WHERE: Foster Theater, Gallo Center for the Arts, 1000 I St., Modesto
WHEN: 2 p.m. today
RUNNING TIME: 1 hour and 45 minutes, including an intermission
INFORMATION: 338-2100 or www.galloarts.org
The residents of Tuna, Texas, aren't the most forward-thinking lot.
They want to ban Shakespeare, their young people write essays with titles such as "Human Rights — Why Bother?" and they would like to delete objectionable words from the dictionary.
But as portrayed in the very funny comedy "Greater Tuna," now running at the Gallo Center for the Arts, you can't help but love them. They all want to do the right thing and are trying their best.
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Created by Joe Sears, Jaston Williams and Ed Howard, the show debuted in 1981 in Austin, Texas, and has since been performed at community and professional theaters all over the country.
The show doesn't have a plot but instead provides a slice-of-life look at one small rural town. The show jumps between scenes, alternately checking in on a radio community affairs show, a dissatisfied wife with three kids, the humane society director and a used-weapons dealer, among others.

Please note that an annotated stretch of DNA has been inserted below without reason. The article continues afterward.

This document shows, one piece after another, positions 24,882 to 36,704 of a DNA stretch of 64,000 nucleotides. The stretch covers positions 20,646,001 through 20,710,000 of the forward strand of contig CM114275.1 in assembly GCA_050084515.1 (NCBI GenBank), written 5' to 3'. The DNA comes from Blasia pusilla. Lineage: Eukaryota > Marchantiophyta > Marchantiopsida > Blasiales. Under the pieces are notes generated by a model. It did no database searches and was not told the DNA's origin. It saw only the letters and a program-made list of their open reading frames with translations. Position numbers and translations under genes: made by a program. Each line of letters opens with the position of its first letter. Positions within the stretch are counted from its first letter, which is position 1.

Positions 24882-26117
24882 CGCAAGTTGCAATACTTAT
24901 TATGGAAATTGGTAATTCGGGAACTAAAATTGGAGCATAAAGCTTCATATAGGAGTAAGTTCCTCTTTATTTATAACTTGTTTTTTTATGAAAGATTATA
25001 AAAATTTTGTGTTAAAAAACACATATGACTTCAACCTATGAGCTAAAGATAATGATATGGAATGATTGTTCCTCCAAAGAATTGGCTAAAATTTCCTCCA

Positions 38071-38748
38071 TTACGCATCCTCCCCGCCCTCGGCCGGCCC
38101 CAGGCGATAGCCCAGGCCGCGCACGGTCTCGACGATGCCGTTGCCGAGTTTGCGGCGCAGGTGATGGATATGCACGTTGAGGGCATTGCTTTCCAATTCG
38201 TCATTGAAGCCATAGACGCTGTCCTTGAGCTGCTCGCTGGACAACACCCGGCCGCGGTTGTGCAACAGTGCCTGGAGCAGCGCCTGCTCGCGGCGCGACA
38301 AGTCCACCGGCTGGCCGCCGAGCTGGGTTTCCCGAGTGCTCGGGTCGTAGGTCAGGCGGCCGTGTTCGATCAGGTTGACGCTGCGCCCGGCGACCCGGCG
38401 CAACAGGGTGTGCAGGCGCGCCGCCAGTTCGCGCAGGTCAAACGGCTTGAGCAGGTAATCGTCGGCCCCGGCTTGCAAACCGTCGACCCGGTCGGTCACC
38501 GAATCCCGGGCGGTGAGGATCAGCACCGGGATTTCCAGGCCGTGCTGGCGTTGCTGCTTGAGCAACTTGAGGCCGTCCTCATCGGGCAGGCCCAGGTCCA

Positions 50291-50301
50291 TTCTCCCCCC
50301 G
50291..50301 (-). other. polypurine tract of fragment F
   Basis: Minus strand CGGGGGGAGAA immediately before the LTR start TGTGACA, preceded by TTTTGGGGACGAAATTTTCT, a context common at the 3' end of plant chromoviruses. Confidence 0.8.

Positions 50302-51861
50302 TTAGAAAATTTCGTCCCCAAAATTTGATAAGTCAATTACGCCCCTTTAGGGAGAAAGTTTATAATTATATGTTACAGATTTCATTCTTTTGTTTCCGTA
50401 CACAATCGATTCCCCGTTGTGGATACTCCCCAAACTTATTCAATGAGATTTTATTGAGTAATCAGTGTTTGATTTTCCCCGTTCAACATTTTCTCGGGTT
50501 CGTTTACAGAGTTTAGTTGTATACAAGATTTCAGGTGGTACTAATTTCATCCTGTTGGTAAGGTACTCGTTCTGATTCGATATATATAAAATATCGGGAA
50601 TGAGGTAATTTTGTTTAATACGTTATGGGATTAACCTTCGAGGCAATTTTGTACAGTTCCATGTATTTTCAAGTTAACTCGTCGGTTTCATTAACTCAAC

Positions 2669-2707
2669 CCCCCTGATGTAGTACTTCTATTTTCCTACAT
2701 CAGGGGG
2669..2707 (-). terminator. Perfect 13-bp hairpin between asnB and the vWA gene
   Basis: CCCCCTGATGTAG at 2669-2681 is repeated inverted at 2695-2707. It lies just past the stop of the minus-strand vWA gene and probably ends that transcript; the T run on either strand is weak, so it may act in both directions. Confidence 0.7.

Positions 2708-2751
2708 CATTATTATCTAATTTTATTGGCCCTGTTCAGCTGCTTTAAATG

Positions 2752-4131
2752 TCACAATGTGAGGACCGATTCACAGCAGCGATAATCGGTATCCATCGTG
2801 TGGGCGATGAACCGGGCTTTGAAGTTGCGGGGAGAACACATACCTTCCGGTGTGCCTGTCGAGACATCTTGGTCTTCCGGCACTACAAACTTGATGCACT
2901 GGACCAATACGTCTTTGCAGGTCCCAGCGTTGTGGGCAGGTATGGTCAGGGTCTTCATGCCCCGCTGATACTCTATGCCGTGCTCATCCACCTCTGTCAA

Twin brothers Robert and Joseph Hypes show off impressive versatility by playing more than 20 characters, both human and animal, in this Playhouse Merced production. Performed in front of a simple set that includes a huge Texas map and a family kitchen, the show is a huge improvement over the company's poorly executed "A Christmas Carol" a couple of months ago.
Some of the characters that made me giggle the most were Yippy the Dog, who has been pet of the week five times but is never adopted; Bertha Bumiller, who wants to ban "Roots" because it shows only one side of slavery; and the Rev. Spikes, president of the Smut Snatchers of the New Order.
Didi Snavely, owner of Didi's Used Weapons, doesn't play as well, and sometimes her bits run on too long.
It also seems odd when the show briefly turns onto darker material, like murder. It doesn't fit the otherwise light-hearted tone.
But those concerns are minor in comparison to the many positives about this production. It was sad that the 444-seat Foster Theater was much less than half full for Friday's opening performance. This play deserves bigger audiences.